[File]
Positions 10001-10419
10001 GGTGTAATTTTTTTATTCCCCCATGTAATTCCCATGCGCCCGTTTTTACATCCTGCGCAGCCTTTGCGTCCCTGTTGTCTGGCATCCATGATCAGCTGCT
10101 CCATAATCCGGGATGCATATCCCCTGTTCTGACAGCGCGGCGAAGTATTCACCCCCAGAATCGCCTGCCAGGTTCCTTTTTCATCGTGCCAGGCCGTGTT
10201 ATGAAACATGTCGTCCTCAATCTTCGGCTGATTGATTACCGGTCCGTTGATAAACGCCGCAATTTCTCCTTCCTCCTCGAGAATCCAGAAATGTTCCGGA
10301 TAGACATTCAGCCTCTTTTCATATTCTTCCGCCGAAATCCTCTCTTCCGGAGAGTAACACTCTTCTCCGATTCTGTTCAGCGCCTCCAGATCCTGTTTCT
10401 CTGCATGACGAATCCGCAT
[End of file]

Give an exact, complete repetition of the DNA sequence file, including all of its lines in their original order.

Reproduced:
Positions 10001-10419
10001 GGTGTAATTTTTTTATTCCCCCATGTAATTCCCATGCGCCCGTTTTTACATCCTGCGCAGCCTTTGCGTCCCTGTTGTCTGGCATCCATGATCAGCTGCT
10101 CCATAATCCGGGATGCATATCCCCTGTTCTGACAGCGCGGCGAAGTATTCACCCCCAGAATCGCCTGCCAGGTTCCTTTTTCATCGTGCCAGGCCGTGTT
10201 ATGAAACATGTCGTCCTCAATCTTCGGCTGATTGATTACCGGTCCGTTGATAAACGCCGCAATTTCTCCTTCCTCCTCGAGAATCCAGAAATGTTCCGGA
10301 TAGACATTCAGCCTCTTTTCATATTCTTCCGCCGAAATCCTCTCTTCCGGAGAGTAACACTCTTCTCCGATTCTGTTCAGCGCCTCCAGATCCTGTTTCT
10401 CTGCATGACGAATCCGCAT